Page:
The group’s paper describing their proposal, submitted to the Publications of the Astronomical Society of the Pacific and available as a preprint, suggests that before its fuel is spent and some of the systems are shut down to conserve power, New Horizons should be repurposed as a space telescope that can take advantage of the near-lightless conditions in the outer solar system to study stars, galaxies and more.
According to the paper’s lead author Michael Zemcov, an astrophysicist at the Rochester Institute of Technology, the idea is largely meant to “catalyze the discussion.” At the very least, some members of the New Horizons team approached him to try to incorporate the idea into an upcoming mission review. (Only one of the paper’s co-authors is part of the New Horizons mission.)Read More »
In about a year from now, thousands of miles out in space, the James Webb Space Telescope (JWST) will unfurl its mirrors and begin delivering data about the very birth of the universe. In our corner of the planet, RIT professors and students will be interpreting that information to resolve long-held questions about how it all began.Read More »
The Dark Matter Summer School Registration is now open! The Summer School program will take place July 16-20 2018. One of the featured lecturers will be Dr. Mike Zemcov, of RIT's Future Photon Initiative and Center for Detectors.Read More »
RIT researchers are designing star-tracking tools for the second Cosmic Infrared Background ExpeRiment, or CIBER-2, an observational cosmology project led by NASA's Jet Propulsion Laboratory at Caltech.Read More »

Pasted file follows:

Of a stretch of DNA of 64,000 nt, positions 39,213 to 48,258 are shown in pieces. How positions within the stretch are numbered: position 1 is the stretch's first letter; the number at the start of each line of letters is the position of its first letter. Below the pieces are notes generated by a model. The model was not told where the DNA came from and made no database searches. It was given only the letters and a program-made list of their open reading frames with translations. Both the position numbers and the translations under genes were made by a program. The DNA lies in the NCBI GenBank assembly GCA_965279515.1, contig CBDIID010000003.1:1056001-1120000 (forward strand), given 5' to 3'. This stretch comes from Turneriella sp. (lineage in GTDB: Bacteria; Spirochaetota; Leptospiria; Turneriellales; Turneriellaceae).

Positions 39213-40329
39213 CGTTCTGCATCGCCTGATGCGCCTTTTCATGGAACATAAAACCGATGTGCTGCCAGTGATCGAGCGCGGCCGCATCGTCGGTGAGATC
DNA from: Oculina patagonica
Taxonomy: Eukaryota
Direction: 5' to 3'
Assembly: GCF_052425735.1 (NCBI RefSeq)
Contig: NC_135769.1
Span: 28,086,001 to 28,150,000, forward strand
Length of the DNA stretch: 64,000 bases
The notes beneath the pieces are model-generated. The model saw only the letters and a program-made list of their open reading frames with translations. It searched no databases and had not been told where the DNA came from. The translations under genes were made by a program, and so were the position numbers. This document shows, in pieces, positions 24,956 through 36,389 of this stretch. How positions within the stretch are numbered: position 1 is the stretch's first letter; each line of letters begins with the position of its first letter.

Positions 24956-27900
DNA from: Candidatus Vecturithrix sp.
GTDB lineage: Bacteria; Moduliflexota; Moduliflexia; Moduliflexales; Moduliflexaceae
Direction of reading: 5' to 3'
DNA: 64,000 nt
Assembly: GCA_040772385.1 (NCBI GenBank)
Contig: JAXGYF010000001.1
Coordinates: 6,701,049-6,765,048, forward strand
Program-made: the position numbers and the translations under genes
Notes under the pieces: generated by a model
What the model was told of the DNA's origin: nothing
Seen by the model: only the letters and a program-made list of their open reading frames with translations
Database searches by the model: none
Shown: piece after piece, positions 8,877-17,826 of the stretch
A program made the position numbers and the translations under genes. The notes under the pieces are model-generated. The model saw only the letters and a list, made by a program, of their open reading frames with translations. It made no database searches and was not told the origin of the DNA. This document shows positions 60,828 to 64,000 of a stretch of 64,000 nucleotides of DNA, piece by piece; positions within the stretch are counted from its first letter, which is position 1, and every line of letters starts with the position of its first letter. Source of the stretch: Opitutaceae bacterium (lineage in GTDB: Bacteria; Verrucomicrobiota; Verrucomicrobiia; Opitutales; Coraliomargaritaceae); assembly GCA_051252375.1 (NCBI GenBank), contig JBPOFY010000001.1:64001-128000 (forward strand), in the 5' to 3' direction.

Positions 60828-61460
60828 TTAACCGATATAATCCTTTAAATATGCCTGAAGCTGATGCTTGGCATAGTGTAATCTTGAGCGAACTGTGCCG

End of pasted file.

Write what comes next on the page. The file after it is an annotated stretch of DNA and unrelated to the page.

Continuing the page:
The latest Chambliss Astronomy Achievement Student Awards poster competition occurred 9-11 January during the 231st AAS meeting near Washington, DC. A hundred undergraduates and 70 graduate students completed their entries into the competition — all of them junior (or very newly associate or full) members of the Society (a requirement to participate).Read More »
There may be more big stars out there than we thought. A study of part of the Large Magellanic Cloud found significantly more huge stars than we would expect to see, which could mean that there are more supernovae and black holes too.Read More »
Benjamin Zwickl, assistant professor of physics; Kelly Norris Martin, associate professor of communication; and Anne Emerson Leak, post-doctoral researcher in science education, constitute an interdisciplinary team utilizing a nearly $400,000 Education and Human Resources Core Research grant from the National Science Foundation.Read More »